Today I came across the 74HC164 8-bit serial-in/parallel-out shift register. Reading its datasheet, I realized that it has two serial inputs, instead of one like other shift registers, such as the 74HC595, that I'm familiar with.
On top of that, the two inputs go through an AND gate, as in the picture below (figure 1 on the datasheet):
The datasheet says:
Data is entered serially through DSA or DSB and either input can be used as an active HIGH enable for data entry through the other input.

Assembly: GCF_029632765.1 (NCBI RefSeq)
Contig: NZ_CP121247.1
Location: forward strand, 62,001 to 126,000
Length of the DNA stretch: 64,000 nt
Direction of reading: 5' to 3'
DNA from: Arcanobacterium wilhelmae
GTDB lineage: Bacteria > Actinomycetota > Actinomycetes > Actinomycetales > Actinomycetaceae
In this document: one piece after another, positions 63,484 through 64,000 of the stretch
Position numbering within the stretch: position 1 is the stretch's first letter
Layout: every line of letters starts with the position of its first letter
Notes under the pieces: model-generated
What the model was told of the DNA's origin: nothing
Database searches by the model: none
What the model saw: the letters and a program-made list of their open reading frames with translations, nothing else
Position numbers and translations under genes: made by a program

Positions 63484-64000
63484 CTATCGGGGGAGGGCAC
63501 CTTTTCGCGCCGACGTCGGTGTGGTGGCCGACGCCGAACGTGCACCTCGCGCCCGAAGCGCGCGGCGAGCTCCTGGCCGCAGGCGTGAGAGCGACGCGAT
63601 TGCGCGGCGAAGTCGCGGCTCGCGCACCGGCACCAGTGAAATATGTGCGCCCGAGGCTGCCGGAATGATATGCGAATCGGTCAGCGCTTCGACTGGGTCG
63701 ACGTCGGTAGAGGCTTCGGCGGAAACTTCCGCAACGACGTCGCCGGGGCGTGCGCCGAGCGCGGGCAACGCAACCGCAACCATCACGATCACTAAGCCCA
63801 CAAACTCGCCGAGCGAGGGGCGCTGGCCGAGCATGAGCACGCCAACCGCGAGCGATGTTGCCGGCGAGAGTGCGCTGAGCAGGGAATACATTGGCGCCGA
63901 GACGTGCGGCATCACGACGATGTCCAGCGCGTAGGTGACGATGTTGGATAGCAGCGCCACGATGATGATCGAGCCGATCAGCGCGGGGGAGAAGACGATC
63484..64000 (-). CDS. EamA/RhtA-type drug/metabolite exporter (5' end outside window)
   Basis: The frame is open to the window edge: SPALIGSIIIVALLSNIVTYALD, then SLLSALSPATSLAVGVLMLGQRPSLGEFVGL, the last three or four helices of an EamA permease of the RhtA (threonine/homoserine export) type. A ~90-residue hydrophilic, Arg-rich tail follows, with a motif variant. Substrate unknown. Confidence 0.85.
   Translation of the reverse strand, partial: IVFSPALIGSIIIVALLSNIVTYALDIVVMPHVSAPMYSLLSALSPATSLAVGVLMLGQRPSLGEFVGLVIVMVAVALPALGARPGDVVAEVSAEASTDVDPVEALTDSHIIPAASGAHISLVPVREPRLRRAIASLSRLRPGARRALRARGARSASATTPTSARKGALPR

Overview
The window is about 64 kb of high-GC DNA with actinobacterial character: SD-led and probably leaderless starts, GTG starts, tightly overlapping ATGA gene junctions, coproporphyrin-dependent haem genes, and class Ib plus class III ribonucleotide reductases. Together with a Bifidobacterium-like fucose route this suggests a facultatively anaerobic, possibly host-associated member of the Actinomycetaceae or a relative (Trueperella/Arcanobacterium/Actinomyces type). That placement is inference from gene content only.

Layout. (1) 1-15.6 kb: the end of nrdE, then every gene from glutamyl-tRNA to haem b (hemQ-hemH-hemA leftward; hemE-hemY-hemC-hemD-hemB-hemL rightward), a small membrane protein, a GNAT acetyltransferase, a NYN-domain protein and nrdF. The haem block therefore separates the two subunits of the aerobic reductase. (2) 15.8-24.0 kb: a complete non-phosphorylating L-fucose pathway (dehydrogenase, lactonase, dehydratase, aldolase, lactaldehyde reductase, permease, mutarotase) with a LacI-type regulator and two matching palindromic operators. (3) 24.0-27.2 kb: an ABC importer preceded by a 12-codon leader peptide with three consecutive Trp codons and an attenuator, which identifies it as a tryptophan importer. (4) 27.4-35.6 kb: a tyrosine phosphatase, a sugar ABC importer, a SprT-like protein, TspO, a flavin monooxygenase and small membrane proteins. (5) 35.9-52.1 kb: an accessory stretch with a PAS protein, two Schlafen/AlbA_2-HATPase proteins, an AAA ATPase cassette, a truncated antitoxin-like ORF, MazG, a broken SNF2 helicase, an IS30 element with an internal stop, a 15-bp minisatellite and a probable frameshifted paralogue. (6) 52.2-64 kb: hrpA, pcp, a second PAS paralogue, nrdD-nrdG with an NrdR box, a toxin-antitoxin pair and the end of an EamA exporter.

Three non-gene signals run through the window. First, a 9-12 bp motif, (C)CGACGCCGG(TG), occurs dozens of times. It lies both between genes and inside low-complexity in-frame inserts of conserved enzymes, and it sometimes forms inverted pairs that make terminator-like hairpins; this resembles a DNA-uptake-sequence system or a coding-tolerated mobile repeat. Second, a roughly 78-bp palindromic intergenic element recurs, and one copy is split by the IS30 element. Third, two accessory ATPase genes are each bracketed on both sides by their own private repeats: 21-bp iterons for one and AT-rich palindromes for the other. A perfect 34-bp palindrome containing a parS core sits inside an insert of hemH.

That tells me that I can use one input to control whether the IC is taking data serially in or not. But a few questions remained:
- Why do the inputs go through the AND gate?
- Why not set one fixed pin as input and the other as input enable?
I understand that this feature gives the engineer some flexibility to use either pin as the input and the other as enable, but I fail to see how that's useful in a concrete design scenario, as opposed as having a fixed pin for the input and another for the input enable.
So, if this is not too broad a question to ask, what would be a concrete electronics design scenario in which an engineer would want to have this kind of two input shift register?
I did google for an answer, but didn't get any meaningful results.